At the first sight of the prisoners one hundred and fifty in number, a feeling of fear overcame many of the men for a while, for many of those given in their charge were of the New York (fire) Zouaves, made up largely of New York City's rough element, who were to be managed by fifty "boys," almost in comparison. But this soon passed away, and every thing being satisfactorily arranged, the line of march was taken up for Charleston jail, where the prisoners were placed, with the company on duty as guard, where they remained till September 20th, when they were taken over to Castle Pinckney and quartered in the casements of the same. The officers occupying several rooms in the quarters; at the stated house, the prisoners were allowed the freedom of the inner parade. the officers, among whom were Gen. Stone, Col. Corcoran and some other well known ones whose names cannot be recalled, being granted the liberty of the same from sunrise to sunset. The prisoners in general, proved more tractable than was expected under the circumstances and gave no trouble, though the members of the company were ordered to strict vigilance and were never allowed outside their quarters without their sidearms. The treatment of those whom the fortunes of war had placed in the hands of their opponents, was strict but not severe and the same was appreciated by them, many of them assuring their guards that if ever the conditions were reversed they would not forget the fact; the prisoners received regular soldiers rations, the same as their custodians got, and had no cause, outside of their want of liberty, to complain, nor did they.

    During the later part of October orders were received to remove the prisoners to the city, to be sent on to Virginia for exchange. When the role was called before boarding the steamer at the wharf of the castle it was noticed that one of them had failed to answer to his name when called. Search was immediately made throughout the castle and over the island on which it was located, but he was nowhere to be found. As the missing man had been apparently sick and weak, and had been therefore allowed to make certain visits outside the castle alone while others were accompanied by guards, it was supposed that he had met with an accident and had been drowned, and thought of ever seeing anything of him again was given up. About a week later, some of the soldiers on Sullivan's Island arrested a suspicious character there, who on investigation proved to be the missing prisoner, he said that he had feigned sickness and that his frequent visits were to plan and arrange for his escape, which he managed by taking a gun cover, (a light wooden frame used to cover the guns in peace time), with two boards from another for paddles, he had hid himself during the embarkation and after nightfall entrusted himself on his frail craft to the water, hoping that the current of the outgoing tide would carry him outside to the blockading fleet, instead of that it had landed him on Sullivan's Island, with above result.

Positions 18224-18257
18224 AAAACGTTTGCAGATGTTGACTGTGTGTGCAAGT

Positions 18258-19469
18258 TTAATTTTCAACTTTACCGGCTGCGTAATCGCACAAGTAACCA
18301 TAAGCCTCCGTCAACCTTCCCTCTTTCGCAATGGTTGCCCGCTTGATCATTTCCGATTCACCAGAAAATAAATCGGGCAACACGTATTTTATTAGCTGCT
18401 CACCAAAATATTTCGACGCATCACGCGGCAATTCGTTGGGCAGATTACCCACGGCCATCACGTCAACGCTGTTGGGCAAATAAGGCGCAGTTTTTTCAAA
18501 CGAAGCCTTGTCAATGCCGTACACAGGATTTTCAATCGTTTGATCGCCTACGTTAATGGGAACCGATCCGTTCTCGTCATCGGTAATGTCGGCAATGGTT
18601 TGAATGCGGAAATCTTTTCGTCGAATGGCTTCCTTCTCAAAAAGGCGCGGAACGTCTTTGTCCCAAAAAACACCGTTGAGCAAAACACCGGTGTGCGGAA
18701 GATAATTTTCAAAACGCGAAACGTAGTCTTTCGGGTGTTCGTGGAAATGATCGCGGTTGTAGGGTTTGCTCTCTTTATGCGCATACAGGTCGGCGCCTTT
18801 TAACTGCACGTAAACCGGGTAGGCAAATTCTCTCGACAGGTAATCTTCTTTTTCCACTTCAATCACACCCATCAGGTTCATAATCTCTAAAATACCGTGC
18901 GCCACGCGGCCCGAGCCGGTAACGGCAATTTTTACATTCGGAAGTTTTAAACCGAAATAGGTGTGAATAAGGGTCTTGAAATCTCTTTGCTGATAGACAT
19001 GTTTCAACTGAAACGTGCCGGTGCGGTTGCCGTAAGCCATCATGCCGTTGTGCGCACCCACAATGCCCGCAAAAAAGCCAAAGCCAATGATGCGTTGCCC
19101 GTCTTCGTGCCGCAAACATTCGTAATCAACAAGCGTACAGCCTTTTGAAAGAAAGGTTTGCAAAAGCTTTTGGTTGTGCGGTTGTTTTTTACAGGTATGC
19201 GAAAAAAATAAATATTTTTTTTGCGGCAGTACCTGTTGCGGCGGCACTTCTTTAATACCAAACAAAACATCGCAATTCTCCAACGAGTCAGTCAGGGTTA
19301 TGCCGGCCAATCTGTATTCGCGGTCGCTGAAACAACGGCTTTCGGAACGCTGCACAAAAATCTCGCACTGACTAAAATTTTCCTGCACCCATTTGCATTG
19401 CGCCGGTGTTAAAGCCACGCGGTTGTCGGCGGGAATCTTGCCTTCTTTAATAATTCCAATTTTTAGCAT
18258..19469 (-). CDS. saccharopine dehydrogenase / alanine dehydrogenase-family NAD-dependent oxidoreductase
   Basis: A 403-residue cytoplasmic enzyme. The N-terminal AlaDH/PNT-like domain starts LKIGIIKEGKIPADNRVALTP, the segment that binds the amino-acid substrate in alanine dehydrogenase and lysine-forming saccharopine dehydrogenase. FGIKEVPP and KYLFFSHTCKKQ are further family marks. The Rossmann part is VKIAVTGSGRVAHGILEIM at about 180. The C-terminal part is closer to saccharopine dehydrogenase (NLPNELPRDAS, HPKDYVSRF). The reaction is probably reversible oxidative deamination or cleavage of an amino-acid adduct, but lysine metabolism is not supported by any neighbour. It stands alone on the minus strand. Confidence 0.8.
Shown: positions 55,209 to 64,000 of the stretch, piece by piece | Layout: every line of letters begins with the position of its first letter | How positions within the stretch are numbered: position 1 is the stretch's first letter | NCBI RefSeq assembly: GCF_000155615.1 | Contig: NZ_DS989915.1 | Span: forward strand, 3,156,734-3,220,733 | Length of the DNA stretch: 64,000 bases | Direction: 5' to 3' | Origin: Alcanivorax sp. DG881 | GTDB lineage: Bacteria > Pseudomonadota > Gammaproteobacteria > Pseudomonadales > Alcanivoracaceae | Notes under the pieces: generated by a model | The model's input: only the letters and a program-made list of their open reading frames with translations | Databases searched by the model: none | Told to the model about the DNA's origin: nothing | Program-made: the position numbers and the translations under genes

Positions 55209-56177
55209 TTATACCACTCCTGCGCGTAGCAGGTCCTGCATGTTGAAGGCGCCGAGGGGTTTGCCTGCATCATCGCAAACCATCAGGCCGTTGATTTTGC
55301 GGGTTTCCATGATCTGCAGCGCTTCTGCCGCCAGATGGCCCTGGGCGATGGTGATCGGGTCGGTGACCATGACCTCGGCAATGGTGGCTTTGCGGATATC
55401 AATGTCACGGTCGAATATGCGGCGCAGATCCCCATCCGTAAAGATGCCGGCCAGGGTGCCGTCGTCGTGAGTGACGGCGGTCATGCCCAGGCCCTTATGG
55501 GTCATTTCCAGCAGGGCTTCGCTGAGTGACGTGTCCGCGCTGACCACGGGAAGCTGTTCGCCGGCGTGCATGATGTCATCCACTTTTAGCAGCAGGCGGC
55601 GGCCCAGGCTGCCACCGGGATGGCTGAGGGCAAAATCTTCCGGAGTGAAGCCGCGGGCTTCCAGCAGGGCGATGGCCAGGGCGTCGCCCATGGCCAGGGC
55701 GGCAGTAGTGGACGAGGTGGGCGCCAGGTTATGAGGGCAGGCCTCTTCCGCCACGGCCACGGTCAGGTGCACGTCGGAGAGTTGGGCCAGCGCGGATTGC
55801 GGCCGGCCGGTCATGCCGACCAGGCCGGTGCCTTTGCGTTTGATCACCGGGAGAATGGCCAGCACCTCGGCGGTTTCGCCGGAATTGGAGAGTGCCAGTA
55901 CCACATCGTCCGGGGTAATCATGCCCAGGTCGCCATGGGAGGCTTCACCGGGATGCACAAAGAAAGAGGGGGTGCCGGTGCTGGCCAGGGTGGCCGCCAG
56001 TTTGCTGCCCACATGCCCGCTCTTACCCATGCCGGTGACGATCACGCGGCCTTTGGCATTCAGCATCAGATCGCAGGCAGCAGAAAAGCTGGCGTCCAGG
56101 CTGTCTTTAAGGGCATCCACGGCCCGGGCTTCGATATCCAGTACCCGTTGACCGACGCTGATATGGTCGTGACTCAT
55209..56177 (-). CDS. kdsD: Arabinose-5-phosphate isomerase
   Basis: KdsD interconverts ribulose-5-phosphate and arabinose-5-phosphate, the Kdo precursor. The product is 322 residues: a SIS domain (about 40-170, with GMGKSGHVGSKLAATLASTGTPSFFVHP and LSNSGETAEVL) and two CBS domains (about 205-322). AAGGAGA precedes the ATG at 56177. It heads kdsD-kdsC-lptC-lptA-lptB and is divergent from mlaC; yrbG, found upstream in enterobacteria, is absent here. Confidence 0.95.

The company, having reached the city with the prisoners, who were again taken to the jail with their appointed guard that were to take them on to their destination. Should arrive for them-a Sergeant and squad of the company were left in charge of them until then and the company returned to the Castle to act as garrison for the same. Alterations having been made at the fort for the accommodation of the prisoners these were now to be redone and everything restored for its original purpose, guards mounted etc. Capt. Charles A. Leanlan, of the engineers, was ordered to direct the work, and the Emerald Light-Infantry, another company of the regiment, was sent over to assist in the same; after considerable trouble and hard work the object was accomplished and the Castle was in a condition to take part in any demonstration in the harbor. The Emeralds were then removed and the Zouave Cadets entered on their duties as garrison with Capt.C.E. Chichester in command of the post.

    The men soon accustomed themselves to their new duties at the guns and in garrison, daily drills at the heavy guns were the routine, but the regular rounds of guard duty on the parapet and at the Sally-port and wharf tended to keep the men familiar with their original arm of service, the rifle, thus time passed quietly and serenely.

    Among the distinguished visitors to the post, for inspection, were Gen. R. E. Lee, on assuming command of the department, and Gen. R.L. Ripley, when the latter succeeded the former on his appointment to Virginia. At the inspection by Gen. Ripley the men were sufficiently advanced in their handling of the guns to show some firing at targets placed at a distance in the harbor, with hot shot. Gen. Ripley complimenting the officers and men for their skill at the guns.